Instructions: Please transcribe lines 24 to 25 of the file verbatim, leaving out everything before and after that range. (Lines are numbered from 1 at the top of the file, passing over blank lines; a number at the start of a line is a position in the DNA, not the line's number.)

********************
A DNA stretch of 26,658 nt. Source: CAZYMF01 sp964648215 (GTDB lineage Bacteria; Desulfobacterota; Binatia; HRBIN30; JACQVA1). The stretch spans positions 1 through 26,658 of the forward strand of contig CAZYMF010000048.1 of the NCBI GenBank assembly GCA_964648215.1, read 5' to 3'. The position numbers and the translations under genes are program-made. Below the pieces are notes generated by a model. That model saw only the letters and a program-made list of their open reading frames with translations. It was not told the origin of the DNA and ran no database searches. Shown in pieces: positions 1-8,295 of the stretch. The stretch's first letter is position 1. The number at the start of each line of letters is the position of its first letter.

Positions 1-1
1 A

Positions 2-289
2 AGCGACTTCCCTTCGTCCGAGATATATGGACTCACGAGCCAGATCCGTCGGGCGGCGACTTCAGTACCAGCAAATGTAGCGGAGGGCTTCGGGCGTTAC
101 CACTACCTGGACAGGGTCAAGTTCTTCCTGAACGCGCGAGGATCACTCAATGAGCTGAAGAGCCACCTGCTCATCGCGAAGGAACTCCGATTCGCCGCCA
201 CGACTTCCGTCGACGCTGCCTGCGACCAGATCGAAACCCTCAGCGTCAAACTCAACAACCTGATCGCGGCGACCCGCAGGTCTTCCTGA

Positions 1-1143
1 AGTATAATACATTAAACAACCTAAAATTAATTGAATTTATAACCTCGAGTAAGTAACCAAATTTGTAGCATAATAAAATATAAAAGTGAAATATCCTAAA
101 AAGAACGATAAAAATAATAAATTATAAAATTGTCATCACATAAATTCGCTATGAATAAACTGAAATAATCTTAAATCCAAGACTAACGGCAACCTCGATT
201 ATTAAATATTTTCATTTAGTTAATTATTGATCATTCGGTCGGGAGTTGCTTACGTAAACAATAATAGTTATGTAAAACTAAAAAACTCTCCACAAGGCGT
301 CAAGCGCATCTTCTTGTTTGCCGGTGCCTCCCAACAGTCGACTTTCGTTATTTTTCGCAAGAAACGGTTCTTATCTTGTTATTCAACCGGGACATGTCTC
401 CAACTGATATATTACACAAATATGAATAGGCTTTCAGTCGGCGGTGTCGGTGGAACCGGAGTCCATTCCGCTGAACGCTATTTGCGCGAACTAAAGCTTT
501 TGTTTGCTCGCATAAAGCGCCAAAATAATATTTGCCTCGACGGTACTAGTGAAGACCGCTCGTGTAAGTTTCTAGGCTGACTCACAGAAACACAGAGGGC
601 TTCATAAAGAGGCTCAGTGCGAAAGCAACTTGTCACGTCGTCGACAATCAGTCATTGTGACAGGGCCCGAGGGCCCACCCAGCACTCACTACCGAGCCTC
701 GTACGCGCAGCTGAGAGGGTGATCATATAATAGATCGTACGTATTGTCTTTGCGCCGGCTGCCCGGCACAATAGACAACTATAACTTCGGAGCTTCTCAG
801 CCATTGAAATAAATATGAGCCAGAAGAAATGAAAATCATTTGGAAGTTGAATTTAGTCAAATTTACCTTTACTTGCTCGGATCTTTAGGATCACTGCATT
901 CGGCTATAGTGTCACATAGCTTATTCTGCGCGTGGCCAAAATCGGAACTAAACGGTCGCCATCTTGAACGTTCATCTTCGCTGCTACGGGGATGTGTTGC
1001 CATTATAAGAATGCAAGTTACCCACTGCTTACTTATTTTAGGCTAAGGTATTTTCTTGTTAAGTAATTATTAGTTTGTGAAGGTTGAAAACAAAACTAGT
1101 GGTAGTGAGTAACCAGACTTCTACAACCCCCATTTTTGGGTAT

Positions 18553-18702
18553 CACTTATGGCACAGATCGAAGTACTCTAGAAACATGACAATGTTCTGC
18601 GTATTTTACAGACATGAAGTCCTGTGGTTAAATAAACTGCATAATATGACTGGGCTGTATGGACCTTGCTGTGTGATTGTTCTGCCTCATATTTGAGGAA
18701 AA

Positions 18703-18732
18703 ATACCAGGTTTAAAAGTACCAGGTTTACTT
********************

18701 AA

Positions 18703-18732